Rail safety plan is put on hold

15 August 2005

A state-of-the-art train safety system promised by the Deputy Prime Minister, John Prescott, after the Ladbroke Grove accident in 1999 is to be put on hold by the Strategic Rail Authority (SRA).


The system, known as the European Rail Traffic Management System, automatically stops trains that go past danger signals no matter what speed they are travelling. Because it allows trains to run more closely together, it also means more trains can run on lines which are already at saturation point. Costing £3.6bn, it is projected to save nearly 400 lives over 40 years.


But the SRA is expected to announce that work on the system will not begin until at least 2010, despite Mr Prescott"s pledge that "no expense would be spared" to implement it. The technology was recommended after the 1988 Clapham disaster and by the Cullen inquiry into the Southall (1997) and Ladbroke Grove crashes. Network Rail is installing the more primitive Train Protection and Warning System, which stops trains going through red signals, but not at more than 70mph.


The SRA"s decision follows statements by its chairman, Richard Bowker, scaling back expansion. His updated strategic plan, expected in the next few weeks, is likely to curtail investment and postpone new projects, including planned electrification for commuter lines in the South-east.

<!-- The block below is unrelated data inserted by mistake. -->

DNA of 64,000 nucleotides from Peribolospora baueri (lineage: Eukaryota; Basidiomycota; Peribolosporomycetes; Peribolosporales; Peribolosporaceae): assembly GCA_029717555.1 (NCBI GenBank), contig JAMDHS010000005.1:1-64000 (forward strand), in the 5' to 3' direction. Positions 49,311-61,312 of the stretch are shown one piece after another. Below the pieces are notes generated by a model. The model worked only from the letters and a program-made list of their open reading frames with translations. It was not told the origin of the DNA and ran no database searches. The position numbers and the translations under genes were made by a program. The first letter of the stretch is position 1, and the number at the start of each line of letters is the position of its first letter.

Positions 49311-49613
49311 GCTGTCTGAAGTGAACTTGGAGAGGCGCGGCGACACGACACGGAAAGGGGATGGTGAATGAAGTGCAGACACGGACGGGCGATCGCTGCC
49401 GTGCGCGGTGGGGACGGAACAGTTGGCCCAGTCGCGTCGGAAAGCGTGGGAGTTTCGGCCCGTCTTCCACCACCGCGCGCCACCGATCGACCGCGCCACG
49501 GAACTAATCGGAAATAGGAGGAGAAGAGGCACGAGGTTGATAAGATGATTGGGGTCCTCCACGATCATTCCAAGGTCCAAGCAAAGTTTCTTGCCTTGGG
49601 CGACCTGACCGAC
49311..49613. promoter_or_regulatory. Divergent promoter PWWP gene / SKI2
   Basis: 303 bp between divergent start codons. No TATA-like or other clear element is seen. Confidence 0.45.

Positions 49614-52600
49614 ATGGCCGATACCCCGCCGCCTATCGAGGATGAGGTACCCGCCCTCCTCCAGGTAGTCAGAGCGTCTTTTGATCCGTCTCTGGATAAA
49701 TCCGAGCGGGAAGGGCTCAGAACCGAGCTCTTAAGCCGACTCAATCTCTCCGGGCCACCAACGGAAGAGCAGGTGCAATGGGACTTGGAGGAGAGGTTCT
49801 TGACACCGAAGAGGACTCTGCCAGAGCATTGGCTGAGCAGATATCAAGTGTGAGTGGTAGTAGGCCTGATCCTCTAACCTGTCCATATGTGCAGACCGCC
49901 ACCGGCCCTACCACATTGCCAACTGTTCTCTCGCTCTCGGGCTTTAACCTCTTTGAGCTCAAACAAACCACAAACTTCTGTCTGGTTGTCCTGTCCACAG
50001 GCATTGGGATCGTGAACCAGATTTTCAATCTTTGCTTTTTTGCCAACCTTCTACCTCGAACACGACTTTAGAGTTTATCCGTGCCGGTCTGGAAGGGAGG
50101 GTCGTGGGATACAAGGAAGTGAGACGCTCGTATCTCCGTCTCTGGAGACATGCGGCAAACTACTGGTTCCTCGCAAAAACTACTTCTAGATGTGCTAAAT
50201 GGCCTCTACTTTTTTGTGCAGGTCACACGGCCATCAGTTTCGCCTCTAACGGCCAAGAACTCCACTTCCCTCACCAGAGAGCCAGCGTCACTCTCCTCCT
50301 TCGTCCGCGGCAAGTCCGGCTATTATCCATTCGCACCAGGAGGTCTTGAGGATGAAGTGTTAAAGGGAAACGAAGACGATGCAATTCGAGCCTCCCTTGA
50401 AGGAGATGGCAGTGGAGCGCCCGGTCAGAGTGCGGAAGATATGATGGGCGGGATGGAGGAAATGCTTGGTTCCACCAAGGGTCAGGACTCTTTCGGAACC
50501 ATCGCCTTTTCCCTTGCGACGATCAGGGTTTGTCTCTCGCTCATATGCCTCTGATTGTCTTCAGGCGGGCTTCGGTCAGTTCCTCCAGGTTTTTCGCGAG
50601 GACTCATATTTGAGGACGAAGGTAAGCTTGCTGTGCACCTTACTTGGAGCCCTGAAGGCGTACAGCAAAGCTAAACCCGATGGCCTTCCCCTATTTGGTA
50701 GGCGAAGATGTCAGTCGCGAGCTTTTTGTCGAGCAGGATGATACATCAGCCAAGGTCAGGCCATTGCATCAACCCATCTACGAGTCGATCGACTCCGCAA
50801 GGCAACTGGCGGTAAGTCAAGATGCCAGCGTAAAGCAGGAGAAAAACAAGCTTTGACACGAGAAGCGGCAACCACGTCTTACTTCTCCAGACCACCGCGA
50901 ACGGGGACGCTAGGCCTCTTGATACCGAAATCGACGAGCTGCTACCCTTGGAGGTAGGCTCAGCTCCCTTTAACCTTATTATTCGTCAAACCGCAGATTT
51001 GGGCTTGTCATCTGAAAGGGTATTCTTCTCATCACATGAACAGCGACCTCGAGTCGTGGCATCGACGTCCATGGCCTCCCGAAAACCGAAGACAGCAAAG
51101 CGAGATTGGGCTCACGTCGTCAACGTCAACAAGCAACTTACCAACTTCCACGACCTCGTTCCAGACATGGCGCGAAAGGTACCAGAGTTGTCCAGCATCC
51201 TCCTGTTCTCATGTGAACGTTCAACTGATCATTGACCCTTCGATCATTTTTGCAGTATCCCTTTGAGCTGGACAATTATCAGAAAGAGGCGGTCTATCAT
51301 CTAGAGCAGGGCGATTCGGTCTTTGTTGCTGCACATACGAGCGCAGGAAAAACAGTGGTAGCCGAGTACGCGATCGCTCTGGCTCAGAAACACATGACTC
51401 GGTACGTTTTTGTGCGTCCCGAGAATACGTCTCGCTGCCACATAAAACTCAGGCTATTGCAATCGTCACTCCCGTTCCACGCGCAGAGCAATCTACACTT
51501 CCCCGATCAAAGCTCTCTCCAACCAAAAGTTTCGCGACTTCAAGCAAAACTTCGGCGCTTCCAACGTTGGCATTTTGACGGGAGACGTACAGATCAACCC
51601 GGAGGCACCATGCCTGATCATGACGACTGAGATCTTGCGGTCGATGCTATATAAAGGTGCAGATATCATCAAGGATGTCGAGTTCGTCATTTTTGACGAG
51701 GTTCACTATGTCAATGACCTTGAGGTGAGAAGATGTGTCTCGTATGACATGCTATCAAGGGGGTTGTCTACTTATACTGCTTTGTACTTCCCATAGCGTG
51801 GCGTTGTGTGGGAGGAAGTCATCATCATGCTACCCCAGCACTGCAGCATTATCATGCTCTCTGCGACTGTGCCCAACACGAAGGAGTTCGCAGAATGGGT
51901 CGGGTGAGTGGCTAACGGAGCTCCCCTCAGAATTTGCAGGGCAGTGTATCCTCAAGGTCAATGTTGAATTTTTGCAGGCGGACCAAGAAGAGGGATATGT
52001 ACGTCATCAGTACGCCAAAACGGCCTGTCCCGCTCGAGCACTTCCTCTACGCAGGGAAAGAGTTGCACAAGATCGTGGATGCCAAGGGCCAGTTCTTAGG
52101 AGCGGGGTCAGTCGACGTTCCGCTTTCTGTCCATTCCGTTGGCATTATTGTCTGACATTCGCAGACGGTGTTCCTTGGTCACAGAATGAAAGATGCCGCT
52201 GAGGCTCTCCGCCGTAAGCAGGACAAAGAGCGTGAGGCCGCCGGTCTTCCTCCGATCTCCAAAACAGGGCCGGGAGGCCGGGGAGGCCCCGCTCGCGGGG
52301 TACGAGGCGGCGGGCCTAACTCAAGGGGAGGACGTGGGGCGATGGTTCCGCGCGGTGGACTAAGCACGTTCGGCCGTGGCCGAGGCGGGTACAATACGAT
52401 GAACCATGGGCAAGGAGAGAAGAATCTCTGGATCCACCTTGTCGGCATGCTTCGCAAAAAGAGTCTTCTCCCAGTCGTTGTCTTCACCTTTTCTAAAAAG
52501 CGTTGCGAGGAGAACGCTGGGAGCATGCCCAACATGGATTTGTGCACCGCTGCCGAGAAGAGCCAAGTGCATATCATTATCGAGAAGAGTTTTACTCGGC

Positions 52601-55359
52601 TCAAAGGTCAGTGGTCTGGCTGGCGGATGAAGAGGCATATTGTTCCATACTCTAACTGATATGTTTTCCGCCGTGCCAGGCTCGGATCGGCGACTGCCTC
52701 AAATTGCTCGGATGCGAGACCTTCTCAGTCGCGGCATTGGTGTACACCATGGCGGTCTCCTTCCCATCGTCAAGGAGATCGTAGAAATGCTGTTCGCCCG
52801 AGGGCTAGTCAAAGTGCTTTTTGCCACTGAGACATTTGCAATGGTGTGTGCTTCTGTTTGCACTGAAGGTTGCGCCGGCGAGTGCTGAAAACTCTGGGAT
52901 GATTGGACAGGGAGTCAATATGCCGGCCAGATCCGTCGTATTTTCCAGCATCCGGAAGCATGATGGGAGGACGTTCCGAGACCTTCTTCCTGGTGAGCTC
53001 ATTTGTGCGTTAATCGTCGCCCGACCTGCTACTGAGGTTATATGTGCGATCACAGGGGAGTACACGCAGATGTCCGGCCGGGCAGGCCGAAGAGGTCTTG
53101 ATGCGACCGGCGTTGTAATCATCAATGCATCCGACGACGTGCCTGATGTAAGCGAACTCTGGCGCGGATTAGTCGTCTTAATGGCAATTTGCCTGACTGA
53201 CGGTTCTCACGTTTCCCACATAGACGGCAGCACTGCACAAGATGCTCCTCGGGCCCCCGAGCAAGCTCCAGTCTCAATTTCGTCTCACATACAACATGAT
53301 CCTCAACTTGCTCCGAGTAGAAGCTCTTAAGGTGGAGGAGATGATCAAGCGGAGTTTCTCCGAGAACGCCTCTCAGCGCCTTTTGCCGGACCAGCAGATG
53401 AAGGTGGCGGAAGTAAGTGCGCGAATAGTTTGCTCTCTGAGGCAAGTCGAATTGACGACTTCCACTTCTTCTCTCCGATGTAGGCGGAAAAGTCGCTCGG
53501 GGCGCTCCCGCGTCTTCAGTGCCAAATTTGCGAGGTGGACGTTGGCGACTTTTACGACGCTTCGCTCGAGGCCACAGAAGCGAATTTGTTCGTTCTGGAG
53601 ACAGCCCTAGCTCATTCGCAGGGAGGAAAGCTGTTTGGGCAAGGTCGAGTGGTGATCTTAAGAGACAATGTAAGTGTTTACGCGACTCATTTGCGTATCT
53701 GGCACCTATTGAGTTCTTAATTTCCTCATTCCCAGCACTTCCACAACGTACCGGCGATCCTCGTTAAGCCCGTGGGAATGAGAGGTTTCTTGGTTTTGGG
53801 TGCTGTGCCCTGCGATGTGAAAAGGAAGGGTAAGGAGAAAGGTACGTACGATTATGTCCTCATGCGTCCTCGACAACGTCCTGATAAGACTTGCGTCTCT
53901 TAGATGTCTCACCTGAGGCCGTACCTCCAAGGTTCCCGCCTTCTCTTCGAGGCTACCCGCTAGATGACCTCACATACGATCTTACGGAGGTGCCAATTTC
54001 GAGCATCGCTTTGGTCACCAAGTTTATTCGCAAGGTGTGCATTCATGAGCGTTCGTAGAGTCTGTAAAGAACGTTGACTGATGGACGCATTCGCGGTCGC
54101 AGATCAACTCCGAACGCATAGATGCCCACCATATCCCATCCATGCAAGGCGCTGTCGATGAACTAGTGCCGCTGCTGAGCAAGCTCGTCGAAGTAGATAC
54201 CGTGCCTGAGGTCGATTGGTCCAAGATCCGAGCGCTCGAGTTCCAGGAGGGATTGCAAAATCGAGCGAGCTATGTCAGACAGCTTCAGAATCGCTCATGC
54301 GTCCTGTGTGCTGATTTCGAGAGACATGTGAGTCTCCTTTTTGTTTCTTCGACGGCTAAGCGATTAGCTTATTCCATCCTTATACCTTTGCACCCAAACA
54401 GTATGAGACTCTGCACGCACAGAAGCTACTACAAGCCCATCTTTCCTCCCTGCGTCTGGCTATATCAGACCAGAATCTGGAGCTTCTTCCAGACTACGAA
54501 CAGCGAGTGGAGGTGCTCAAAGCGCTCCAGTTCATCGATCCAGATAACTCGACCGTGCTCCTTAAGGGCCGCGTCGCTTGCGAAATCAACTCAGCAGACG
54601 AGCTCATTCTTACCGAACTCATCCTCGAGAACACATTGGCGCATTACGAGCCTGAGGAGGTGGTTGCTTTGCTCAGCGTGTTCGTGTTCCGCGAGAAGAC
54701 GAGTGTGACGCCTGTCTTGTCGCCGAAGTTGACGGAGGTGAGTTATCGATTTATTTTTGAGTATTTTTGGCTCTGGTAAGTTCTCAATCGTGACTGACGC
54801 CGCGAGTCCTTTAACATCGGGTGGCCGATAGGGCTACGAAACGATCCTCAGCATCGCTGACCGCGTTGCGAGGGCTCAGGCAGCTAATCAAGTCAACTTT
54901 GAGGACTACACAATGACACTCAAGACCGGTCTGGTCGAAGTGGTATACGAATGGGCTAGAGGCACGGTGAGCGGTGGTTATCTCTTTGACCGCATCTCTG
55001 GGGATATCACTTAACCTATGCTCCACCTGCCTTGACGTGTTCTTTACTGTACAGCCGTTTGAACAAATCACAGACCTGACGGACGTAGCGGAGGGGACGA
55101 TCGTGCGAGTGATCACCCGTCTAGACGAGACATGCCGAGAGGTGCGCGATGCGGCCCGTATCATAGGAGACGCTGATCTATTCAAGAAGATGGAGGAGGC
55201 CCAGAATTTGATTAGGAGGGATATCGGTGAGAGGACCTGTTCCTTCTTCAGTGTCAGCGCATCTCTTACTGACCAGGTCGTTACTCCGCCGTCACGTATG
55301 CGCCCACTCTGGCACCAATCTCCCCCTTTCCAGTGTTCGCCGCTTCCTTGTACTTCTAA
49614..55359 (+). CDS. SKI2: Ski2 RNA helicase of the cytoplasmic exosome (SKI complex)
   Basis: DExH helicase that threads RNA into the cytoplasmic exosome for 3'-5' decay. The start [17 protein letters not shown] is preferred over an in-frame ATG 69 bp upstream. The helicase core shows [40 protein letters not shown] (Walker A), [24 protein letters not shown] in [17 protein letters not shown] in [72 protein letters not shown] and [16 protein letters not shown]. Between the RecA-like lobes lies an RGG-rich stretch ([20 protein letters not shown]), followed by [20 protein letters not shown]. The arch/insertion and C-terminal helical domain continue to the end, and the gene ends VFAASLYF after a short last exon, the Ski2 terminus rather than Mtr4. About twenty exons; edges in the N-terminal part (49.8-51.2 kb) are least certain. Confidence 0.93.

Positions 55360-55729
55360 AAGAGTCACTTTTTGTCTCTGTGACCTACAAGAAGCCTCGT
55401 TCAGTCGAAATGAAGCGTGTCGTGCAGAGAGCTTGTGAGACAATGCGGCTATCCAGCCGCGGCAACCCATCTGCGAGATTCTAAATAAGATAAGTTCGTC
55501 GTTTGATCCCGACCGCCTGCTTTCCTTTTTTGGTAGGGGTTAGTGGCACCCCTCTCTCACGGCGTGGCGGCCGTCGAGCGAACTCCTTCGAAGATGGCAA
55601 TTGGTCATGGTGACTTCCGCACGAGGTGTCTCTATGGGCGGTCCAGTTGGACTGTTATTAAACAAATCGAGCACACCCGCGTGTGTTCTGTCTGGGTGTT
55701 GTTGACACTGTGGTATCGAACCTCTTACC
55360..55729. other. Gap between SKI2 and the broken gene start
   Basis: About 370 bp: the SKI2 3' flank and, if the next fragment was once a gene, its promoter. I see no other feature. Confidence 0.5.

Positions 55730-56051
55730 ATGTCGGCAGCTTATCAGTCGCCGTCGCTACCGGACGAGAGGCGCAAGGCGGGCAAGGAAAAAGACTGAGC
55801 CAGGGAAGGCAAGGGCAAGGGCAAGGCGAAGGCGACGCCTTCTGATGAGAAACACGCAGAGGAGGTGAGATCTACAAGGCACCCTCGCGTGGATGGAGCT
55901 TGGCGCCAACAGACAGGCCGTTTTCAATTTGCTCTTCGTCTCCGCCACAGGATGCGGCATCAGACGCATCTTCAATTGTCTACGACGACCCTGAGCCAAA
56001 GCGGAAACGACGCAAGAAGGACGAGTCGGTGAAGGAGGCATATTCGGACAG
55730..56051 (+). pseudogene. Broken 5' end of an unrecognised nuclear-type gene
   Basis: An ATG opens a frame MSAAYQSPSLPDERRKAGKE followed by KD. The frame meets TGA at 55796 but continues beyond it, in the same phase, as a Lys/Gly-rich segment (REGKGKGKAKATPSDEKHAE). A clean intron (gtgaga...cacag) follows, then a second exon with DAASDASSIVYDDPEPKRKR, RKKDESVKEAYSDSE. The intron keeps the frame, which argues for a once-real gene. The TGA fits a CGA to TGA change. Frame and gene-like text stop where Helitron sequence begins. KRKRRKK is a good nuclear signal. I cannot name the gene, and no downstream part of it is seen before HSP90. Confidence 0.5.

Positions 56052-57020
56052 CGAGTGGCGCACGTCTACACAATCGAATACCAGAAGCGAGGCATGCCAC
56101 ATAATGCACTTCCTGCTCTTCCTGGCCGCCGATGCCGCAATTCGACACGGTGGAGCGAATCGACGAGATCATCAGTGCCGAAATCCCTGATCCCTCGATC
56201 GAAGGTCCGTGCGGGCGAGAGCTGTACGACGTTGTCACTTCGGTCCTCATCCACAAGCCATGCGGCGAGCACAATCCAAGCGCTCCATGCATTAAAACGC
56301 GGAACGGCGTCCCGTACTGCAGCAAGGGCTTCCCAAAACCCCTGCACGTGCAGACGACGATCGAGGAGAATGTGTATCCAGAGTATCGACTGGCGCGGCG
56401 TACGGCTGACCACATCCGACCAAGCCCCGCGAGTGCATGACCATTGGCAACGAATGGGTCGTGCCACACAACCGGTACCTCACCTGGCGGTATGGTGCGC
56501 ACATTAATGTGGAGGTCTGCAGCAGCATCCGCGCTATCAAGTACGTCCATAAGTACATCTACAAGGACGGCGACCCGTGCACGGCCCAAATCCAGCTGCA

Louise Christian, a solicitor who has acted for rail crash victims, said: "When we get another fatal crash caused by a train going through a red light, everyone will say why wasn"t the Cullen recommendation implemented."


Meanwhile, a report published today reveals that some train fares on inter-city journeys have doubled since the rail network was privatised. The rises are revealed in a study by campaign group Transport 2000 as rail companies put up their fares today.


The cost of a standard single from London to Manchester on Richard Branson"s Virgin trains goes up to £98.50 today while a return now costs £175. In 1995, immediately prior to privatisation, the fare was £50 for a single and £96 return. Inflation for that period is around 20 per cent.


But this is not the experience across Europe. A single from Paris to Strasbourg - 40 miles further than the distance between Manchester and London - is EUR37.20 (£24).


Rail companies said they offer lower fares than were available eight years ago - off-peak travel is cheaper in some cases and regulated fares have seen only modest increases. Campaigners said some reduced-fare tickets have been scrapped and the replacement is more restricted.

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